Pittsburgh Steelers: And the Game Ball Goes To...
I remember the first time I was the head coach of a Pop Warner football team. Each week that the team won, the coaches would get together and decide which player was most worthy of the consideration of the best player of that day.
In the NFL, there are a lot more balls used in each game, so there is more than one game ball to give away.
Though this list will not simply be the players that had the best stats, it will be for the players that had the greatest impact on the game.
So, without further ado, the game balls go to...
Without question, the Steelers offensive line in 2011 has been nothing short of a joke. Teams have simply rushed more than four players, and they pressured Ben Roethlisberger into leading the league in turnovers.
On top of that, the Steelers have not been able to throw due to the pressure, and have not been able to sustain any type of run game.
No, no one is going to mistake Max Starks for a Pro Bowl player, but Starks showed Sunday that he was truly worth the Steelers bringing him back.
Is he the long term solution to the Steelers offensive line issues? Probably not, but against the Titans, Starks was the best lineman on the field, with the exception of Maurkice Pouncey.
With a record five touchdowns and only one interception (that may not have even been his fault), Ben Roethlisberger played against the Titans like he was one of the best players in the NFL.
With a sprained foot, Roethlisberger was not able to run around like he normally does. But, he was able to make quick reads and get the ball out of his hands without spending half the day picking himself up off the ground.
With the Steelers leading 14-3 and facing 4th and 5 from mid-field with 11:51 left in the second quarter, Mike Tomlin called a fake punt that worked to perfection.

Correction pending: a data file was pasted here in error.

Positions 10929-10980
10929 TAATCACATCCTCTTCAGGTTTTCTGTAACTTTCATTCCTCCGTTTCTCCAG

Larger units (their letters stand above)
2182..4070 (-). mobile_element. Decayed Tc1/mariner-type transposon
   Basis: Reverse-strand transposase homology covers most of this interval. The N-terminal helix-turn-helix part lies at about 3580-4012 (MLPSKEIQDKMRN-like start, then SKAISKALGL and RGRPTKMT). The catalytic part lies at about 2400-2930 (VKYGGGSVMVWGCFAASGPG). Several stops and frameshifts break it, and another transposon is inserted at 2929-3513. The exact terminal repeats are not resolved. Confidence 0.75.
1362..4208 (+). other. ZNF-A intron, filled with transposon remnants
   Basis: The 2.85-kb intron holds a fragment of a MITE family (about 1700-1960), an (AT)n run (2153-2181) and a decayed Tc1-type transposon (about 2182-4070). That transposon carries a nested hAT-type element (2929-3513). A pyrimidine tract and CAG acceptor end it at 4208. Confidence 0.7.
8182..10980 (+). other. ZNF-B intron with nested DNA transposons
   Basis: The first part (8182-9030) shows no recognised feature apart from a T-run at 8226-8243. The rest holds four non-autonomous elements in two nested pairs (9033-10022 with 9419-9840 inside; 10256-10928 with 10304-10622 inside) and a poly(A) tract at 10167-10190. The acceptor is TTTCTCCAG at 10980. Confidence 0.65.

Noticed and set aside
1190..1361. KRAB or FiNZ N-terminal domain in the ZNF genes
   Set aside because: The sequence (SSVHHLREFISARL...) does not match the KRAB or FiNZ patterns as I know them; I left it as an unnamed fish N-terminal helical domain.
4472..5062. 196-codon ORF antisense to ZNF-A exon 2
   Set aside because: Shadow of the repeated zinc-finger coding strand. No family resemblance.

Sepulveda took the snap and threw a strike to back up safety Ryan Mundy, who took the ball 32 yards for a first down and set up the Steelers third touchdown of the game.
For making the reception on the fake punt, Ryan Mundy also gets a game ball.
Though he should have caught the ball, it did hit him in the hands, Mundy is a defensive back, and let's be honest, Steelers defensive backs have not caught a lot of passes in the last couple years.
I believe it was late in the third quarter of the game that Dan Dierdorf stated that Ike Taylor's name had not even been called all day.
When it comes to a defensive back, that is good news.
Taylor shut down whoever he was covering all day, not allowing anyone to have a reception he guarded.
The Titans were held to a field goal, and the Steelers stole the momentum.
Polamalu was all over the field today. He ended the game with nine tackles and three passes defensed.
His real contribution was in supporting the run game, as he seemed to know the play Matt Hasselbeck was running better than the rest of the Titans.
Woodley had 1.5 sacks, three tackles and two QB hits.
None of those would be good enough for a game ball.
Late in the third quarter, after the Titans recovered an onside kick, Woodley would intercept a pass that was tipped by Brett Keisel for the Steelers first interception of the season.
The reason this was such a big deal was not only because it was the Steelers first interception of the year, but after recovering the onside kick, the Titans could have stolen the momentum back and brought the score within 11.
When the Steelers selected Jonathan Dwyer in the sixth round of the 2010 NFL Draft, he has been nothing more than a project.
With starter Rashard Mendenhall nursing a sore hamstring and Mewelde Moore also injured, the Steelers had no choice but to use Dwyer against the Titans.
On Dwyer's first carry of the game from the Steelers' 10-yard line, Dwyer broke free for a 76-yard run to the Titans' 14 yard line.
This set up the Steelers for their third touchdown on the day.
Dwyer would go on to have 107 yards on 11 carries.